Well, and if you get down to brass tacks, if all that happened was that US home prices declined, you really wouldn't have that big of a problem. People would have problems selling their home if they wanted to move or getting a new loan if they wanted to cash out (now non-existent) equity in their house, but it wouldn't send the Dow to its lowest level in 8 years. What did that was that Wall Street diced up the mortgages into investment vehicles and then a number of institutions, such as AIG, bet the house heavy that mortgages were, "safe as houses". When the housing market fell, the Las Vegas of CDOs collapsed and that's what dragged everything down with it.

In short, it's like leaving an inch of gasoline on the floor of your house and then blaming someone for burning down your house after they knocked over a candle. Did it cause it? Sure, in an ultimate sense. Did it have to cause it? No, not at all, not one bit.

Totally I was just commenting on the homeowners/buyers vs. lenders responsibility, not really the big picture.

Sure, my comment was more trying to reinforce yours. And also I wanted to separate out that although it's obviously asinine to place the blame 100% in any one place, it's also not fair to equivocate and say, "Well, nobody is clean in this and the blame is shared." That's obviously true to a certain extent, but ultimately, if people hadn't been gambling on mortgages, we wouldn't find ourselves in the economic crisis that we do. It would just be a blip on the overall economic news. So in the larger picture, it's something like 3% of the blame is on home-owners, and 97% on the banks that bet on them and the government that let it happen unregulated.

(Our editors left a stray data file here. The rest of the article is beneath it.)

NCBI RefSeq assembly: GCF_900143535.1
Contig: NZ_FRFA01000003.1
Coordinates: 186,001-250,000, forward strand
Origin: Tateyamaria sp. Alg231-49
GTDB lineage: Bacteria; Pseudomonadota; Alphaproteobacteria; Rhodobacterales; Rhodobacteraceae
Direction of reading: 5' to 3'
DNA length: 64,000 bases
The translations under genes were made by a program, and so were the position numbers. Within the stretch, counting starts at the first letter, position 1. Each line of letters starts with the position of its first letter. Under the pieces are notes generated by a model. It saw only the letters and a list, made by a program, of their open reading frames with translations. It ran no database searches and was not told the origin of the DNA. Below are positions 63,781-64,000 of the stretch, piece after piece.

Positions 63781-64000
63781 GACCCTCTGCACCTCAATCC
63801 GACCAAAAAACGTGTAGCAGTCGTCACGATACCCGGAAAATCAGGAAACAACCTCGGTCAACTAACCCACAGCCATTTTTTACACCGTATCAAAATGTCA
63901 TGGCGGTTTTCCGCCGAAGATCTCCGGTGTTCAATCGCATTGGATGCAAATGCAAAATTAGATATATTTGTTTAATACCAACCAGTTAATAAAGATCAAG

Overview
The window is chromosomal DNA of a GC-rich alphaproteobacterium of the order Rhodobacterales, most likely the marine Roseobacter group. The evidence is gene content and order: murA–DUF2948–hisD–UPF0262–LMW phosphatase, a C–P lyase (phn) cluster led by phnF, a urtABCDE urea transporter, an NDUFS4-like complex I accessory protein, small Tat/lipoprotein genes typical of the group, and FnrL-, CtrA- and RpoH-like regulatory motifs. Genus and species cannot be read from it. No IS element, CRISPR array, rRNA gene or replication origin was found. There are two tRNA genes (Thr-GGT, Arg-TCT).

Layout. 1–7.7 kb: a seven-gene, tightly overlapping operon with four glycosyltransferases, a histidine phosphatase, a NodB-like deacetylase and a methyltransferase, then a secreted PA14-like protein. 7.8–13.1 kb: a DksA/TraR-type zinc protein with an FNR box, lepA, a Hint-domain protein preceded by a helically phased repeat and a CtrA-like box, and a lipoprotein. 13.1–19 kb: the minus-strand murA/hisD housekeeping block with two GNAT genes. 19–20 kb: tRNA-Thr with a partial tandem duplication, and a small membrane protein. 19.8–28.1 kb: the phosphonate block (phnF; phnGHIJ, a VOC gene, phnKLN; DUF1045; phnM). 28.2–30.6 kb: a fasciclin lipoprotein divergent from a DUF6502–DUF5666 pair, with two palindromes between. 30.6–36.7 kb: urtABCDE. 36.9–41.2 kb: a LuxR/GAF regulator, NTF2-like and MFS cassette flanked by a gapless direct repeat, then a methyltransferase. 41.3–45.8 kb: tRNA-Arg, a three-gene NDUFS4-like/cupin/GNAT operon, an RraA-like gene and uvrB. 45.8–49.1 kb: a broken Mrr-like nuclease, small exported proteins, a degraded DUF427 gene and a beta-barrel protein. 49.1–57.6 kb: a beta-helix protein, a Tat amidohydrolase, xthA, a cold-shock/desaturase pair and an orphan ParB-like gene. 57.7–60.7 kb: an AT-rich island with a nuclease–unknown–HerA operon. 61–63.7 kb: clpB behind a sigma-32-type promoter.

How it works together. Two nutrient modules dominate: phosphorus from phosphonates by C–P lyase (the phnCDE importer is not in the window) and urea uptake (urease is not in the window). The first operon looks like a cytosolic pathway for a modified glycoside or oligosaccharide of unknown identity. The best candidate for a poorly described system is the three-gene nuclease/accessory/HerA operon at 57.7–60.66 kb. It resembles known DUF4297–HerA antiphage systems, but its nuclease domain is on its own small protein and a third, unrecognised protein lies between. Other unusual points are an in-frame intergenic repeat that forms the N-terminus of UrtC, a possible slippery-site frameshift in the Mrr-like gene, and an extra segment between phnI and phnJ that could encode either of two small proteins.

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Re: 11 Most Expensive Catastrophes in History

Postby Curtis Pride » Fri Feb 20, 2009 1:45 pm

CadensDad wrote:
pjalst wrote:
AussieDodger wrote:
Hater :-t


+1 :-t


Once again how so? How am I a hater? What am I hating? The USA? The President? the stimulas package? I'm lost here. What am I a hater of?


How often did you refer to Regan's middle name? Or Clinton's or Bush's? Do you even know Carter's?

This pathetic Ann Coulter-lead "Hussein" is insulting.

Yes, it's his middle name. He doesn't use the middle name in anything. If it was the inauguration - everyone gets inaugurated with their full names.

The only reason you are using Hussein is to scare people and try to tie him to terrorism. That's it. Parse it any way you want, the only reason the right wing uses his name "Hussein" is to appeal to the fear of xenophobes and racists.

So yes, that's a hater.
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Re: 11 Most Expensive Catastrophes in History

Postby cordscords » Fri Feb 20, 2009 1:47 pm

Big Pimpin wrote: